A second advantage was that wood was very much cheaper to purchase than copper and – with one reservation – much easier to work with to create the image, unlike the considerable skill needed to prepare a copperplate. This meant that a woodcut could be completed much quicker than a copperplate, and by a less skilled artisan, so all the way round, production costs were less. Furthermore, the printing process was also easier.
Woodcuts were also physically more robust than copperplates. In general, they stood up to the tests and stresses of printing far better, and consequently could be used to print much greater numbers of maps than a copperplate.
The Disadvantages Of Woodcuts
The principal difficulty with woodcuts was that the medium was very much cruder than copperplates. As examples of this, one might compare Ortelius’ copperplate maps of the Americas with woodcut copies of them, respectively by Andre Thevet from his Cosmographie Universelle (Paris, 1575).
While the modern audience might well appreciate the woodcuts for their greater sense of antiquity, woodcuts were simply not as good at conveying detailed geographical information as copperplates. Once a sufficient pool of skilled engravers existing, it is perhaps not surprising that woodcuts faded almost completely (but not totally) out of cartographic usage.
It was extremely difficult with woodcuts, for example, to introduce subtle shading to mark coastlines and the like. This may be one explanation of why the two Ulm Ptolemy editions (1482 and 1486) use such heavy hand-colouring for the sea, hills, and so on.
The main difficulty experienced by woodblock cutters, however, was lettering. It was very demanding to cut large number of names into the block, particularly where there was a high density of names. It is often a feature of woodcut maps that they have only limited numbers of place-names. Maps such as Thevet’s America represent considerable achievement on the part of the woodcutter.
There were a number of solutions, some less successful than others. Bartolommeo dalli Sonetti’s charts of the Greek islands (ca.1485) simply omit lettering altogether, with it being left to the purchaser, if he so wished, to insert names in manuscript.
The most commonly encountered solution was to use moveable type for major names, by inserting the type in recesses cut into the block for the purpose. The process was developed very early, with the two maps from the Rudimentum Novitiorum (1475) both having type lettering.
As this type could be altered or removed, it is possible to detect variations within maps, in relatively minor details in Grynaeus and Huttich’s map of the World (1532) or, more famously, in Sebastian Munster’s map of the New World (1540), where later issues have ‘Die Nüw Welt’ inserted in South America, and the two lines of text there rewritten. In some cases, publishers could even set the language of text panels, or heading above the map in the language of the book the map appeared in.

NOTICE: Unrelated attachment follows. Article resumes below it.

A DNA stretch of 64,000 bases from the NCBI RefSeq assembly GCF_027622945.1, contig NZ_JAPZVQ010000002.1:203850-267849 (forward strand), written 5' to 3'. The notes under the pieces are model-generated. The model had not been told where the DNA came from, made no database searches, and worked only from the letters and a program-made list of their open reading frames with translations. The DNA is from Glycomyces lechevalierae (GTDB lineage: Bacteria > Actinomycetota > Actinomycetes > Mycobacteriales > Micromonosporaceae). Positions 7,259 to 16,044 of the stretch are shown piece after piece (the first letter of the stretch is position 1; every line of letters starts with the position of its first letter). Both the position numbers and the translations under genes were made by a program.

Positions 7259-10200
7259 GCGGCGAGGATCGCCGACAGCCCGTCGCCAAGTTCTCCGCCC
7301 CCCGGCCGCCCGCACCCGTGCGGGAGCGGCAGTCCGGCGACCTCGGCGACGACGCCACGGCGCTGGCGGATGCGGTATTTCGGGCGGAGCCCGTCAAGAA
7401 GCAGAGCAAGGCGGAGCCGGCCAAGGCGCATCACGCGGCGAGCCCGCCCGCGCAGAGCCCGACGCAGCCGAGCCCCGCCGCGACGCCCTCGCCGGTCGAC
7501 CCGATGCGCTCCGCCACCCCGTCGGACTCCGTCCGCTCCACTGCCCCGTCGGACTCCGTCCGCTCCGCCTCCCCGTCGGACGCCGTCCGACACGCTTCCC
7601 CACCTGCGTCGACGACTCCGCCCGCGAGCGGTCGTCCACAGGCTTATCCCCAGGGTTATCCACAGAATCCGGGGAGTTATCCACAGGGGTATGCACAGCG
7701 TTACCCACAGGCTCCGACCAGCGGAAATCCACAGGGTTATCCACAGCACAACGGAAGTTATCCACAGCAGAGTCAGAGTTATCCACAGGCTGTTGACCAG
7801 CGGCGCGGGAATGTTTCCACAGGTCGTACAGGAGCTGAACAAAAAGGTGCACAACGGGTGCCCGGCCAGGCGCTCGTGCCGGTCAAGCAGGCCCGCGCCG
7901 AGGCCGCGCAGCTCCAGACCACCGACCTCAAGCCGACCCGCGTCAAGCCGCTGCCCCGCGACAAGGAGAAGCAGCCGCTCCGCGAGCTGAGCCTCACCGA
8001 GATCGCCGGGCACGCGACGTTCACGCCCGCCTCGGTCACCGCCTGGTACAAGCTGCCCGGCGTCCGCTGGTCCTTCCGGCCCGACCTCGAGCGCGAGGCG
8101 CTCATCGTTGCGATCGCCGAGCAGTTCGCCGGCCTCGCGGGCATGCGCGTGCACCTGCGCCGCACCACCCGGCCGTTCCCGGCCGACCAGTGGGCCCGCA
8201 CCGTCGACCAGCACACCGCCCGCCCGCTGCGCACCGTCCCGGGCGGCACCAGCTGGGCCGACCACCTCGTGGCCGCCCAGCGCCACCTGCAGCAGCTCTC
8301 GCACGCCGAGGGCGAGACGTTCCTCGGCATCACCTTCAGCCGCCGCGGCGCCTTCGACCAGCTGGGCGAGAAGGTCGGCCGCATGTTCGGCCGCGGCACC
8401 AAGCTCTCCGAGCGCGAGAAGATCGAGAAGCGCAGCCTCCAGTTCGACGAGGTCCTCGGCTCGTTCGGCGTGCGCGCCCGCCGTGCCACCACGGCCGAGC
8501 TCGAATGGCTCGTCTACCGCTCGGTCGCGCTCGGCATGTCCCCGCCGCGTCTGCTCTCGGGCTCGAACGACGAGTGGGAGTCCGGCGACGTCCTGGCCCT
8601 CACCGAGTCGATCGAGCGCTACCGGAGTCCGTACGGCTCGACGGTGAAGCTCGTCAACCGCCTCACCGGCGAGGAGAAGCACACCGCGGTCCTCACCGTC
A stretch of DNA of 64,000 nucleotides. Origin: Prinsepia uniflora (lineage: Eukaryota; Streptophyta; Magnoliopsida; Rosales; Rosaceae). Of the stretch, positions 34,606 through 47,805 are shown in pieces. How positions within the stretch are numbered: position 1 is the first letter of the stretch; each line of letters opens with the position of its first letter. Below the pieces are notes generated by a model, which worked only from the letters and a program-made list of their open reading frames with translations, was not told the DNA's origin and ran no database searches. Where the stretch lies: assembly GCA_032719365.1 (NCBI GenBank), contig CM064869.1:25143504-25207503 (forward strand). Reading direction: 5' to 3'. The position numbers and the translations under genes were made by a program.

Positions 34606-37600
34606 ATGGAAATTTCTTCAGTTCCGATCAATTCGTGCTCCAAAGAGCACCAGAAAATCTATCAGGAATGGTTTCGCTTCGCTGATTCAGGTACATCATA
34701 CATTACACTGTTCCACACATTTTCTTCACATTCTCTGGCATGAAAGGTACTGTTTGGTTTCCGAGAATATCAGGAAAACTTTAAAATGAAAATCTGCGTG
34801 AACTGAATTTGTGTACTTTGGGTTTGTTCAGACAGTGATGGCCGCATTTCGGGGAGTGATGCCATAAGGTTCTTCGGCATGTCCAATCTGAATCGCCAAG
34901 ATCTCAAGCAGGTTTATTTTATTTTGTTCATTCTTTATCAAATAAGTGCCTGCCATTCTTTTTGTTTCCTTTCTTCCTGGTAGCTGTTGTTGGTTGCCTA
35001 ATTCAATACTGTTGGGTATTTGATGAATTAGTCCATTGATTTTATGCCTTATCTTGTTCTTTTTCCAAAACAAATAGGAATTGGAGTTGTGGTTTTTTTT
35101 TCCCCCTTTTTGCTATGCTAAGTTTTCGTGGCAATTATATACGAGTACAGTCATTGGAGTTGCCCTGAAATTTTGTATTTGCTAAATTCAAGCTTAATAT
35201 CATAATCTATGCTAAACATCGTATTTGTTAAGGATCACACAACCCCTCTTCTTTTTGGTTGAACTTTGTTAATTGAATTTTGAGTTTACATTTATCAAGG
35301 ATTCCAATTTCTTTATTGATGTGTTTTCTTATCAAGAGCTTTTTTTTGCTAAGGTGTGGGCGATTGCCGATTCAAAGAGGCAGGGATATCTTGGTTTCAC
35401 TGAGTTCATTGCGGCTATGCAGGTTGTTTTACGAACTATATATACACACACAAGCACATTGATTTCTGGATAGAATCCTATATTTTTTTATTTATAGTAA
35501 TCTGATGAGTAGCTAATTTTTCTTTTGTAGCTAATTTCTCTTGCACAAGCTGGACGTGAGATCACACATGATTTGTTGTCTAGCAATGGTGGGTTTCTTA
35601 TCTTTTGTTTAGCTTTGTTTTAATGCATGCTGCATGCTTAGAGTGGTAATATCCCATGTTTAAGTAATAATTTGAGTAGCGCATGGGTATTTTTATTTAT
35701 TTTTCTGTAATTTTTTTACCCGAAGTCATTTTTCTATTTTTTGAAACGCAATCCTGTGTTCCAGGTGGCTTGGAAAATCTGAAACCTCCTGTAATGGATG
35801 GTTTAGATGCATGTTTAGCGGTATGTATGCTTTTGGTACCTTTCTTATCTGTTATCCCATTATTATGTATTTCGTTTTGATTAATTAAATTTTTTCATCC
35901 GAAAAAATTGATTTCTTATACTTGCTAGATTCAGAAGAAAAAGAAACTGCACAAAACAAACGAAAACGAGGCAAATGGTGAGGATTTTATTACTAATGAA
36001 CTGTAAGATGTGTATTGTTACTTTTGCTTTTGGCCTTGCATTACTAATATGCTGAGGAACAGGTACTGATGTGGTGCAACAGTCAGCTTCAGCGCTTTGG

Another problem encountered by the publishers was that, in storage, the woodblocks provided an attractive source of nourishment for woodworm. The most famous instance of this was in the printing-house of the Giunti family in Venice, where woodworm attacked the blocks for Giovanni Battista Ramusio’s Delle Navigationi Et Viaggi. In the accompanying illustration, the damage done by the woodworm can be seen as blank tracks running through the lettering and shading, particularly in the left-hand border of the map.
By the end of the sixteenth century, copper-engraving had established itself as the principal medium for preparing maps in western Europe. However, woodcuts did continue to appear, often in places where skilled engravers were in short supply – for example the British colonies in North America.
The first map ‘engraved’ and printed within the confines of the modern United States was a woodcut printed by John Foster to illustrate William Hubbard’s Narrative Of The Troubles With The Indians In New-England (1677). At the same time, an English edition of the book was planned – Present State Of New England. Being A Narrative Of The Troubles With The Indians In New England. For this edition, an example of the map was sent to London, so it could be copied for insertion in the book. What is interesting is that the English publisher, Thomas Parkhurst, had a new woodblock prepared, rather than commissioning an engraving. So far as I am aware, it is the only significant woodcut map to appear in England between 1640 and 1730.
In the 1730s, the woodcut enjoyed a revival in England, arising out of the popularity of periodicals such as The Gentleman’s Magazine and London Magazine. Woodcuts, with their low cost and comparative ease of production were ideal for such publications, most particularly to accompany articles on current events, such as battles or sieges.
In the 19th century, the principal illustrated journal of the period, the Illustrated London News, used an extensive range of wood engravings, but that is a story for a later date.
Tony Campbell, The Earliest Printed Maps 1472-1500, (London: The British Library, 1987), p.11.